Natural altruism


Updated: 21 May 2008, 22:16

Originally written: 11 March 2006


Psychology researcher Felix Warneken of the Max Planck Institute of Evolutionary Anthropology, reports, in Science magazine, that 18-month-old children will try to help even when they are not rewarded for that help. In other words, the 24 toddlers used as test subjects were altruistic.

Warneken performed ordinary tasks, such as hanging towels with clothespins or stacking books. If he deliberately dropped a clothespin, or a book, the toddlers would not help out. But, if it appeared that he was having difficulty, and accidentally dropped a book or clothespin, the babies would, within seconds, try to help, by picking up the object and returning it to Warneken.

In one video, a baby glanced between the researcher’s face and the dropped clothespin. Then, apparently deciding that Warneken needed help, crawled to the clothespin, picked it up, and pushed up to his feet to hand the clothespin back to Warneken.

If this is evidence of human nature, it defeats the frequently used assault on the concept of socialism that people are naturally uncooperative, and cooperate only when forced to do so. If it is evidence of learned behaviour, it shows that 18-month-old babies have already learned to act pro-socially. That means in a satisfactory, positive social environment, people will demonstrate desirable, socially beneficial, behaviour.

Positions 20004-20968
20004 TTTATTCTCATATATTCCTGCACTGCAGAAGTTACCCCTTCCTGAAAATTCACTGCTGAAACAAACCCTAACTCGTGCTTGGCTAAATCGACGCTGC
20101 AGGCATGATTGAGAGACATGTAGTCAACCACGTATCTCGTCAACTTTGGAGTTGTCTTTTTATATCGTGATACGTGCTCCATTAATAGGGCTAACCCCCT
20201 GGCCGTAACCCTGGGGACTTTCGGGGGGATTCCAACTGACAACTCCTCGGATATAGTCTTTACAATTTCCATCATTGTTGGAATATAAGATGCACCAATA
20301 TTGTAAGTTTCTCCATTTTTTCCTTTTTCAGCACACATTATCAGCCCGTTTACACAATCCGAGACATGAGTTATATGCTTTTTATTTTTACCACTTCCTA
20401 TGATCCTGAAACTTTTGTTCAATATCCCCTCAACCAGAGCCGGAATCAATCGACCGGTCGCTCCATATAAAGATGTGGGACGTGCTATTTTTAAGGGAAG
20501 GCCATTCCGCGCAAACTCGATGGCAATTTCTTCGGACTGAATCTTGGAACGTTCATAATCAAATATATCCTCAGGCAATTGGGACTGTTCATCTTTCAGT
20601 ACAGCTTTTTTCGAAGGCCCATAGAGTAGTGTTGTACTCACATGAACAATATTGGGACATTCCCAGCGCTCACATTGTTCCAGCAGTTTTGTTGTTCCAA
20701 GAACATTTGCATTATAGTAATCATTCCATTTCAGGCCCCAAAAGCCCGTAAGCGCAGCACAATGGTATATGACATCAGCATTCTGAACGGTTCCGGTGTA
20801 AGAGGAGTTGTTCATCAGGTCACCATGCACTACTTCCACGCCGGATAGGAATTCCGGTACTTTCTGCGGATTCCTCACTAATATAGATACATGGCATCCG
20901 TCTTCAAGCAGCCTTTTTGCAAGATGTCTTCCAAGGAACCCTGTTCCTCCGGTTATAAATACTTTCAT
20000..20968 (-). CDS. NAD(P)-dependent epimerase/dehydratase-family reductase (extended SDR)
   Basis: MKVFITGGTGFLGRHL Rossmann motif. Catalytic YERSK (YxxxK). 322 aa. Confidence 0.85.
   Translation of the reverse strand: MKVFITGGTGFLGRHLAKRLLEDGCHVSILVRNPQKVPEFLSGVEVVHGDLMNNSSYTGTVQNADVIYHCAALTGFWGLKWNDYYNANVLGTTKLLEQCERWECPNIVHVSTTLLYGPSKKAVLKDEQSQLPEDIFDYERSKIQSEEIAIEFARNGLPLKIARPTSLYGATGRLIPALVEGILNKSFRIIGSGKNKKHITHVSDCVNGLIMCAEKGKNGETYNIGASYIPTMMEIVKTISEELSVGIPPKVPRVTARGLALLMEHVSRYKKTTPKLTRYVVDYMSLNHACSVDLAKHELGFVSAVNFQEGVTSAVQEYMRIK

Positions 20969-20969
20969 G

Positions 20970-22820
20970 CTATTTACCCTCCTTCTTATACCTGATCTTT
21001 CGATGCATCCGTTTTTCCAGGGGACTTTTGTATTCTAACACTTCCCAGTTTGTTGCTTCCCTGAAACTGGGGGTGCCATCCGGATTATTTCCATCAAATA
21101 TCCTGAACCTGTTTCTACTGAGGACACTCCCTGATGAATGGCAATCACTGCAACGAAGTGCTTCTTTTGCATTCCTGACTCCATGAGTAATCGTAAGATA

In either case, when people build a satisfactory, positive social environment — socialism — people will behave in a manner which will make that society work.

People are quite capable of building socialism, and this research shows that we are not destined by our genetic makeup to destroy that which we will build. It shows, yet again, that the “human nature argument” that humans are incapable of living cooperatively, is false. Believing that we are inherently “bad” is not only demeaning to our species, but frightens us from moving forward to build a better society. Believing we cannot live cooperatively condemns us, and our descendants, to a world of war, of poverty, and of overwork. We condemn ourselves to suppressing our positive social behaviour so that we just survive, rather than live the full lives we could.

We can live lives much better than today, if only we decide to cooperate to end capitalism and build socialism.

References
 
Home Frequently Asked Questions News Perspective Literature Quotes Contact

Advanced Search

Help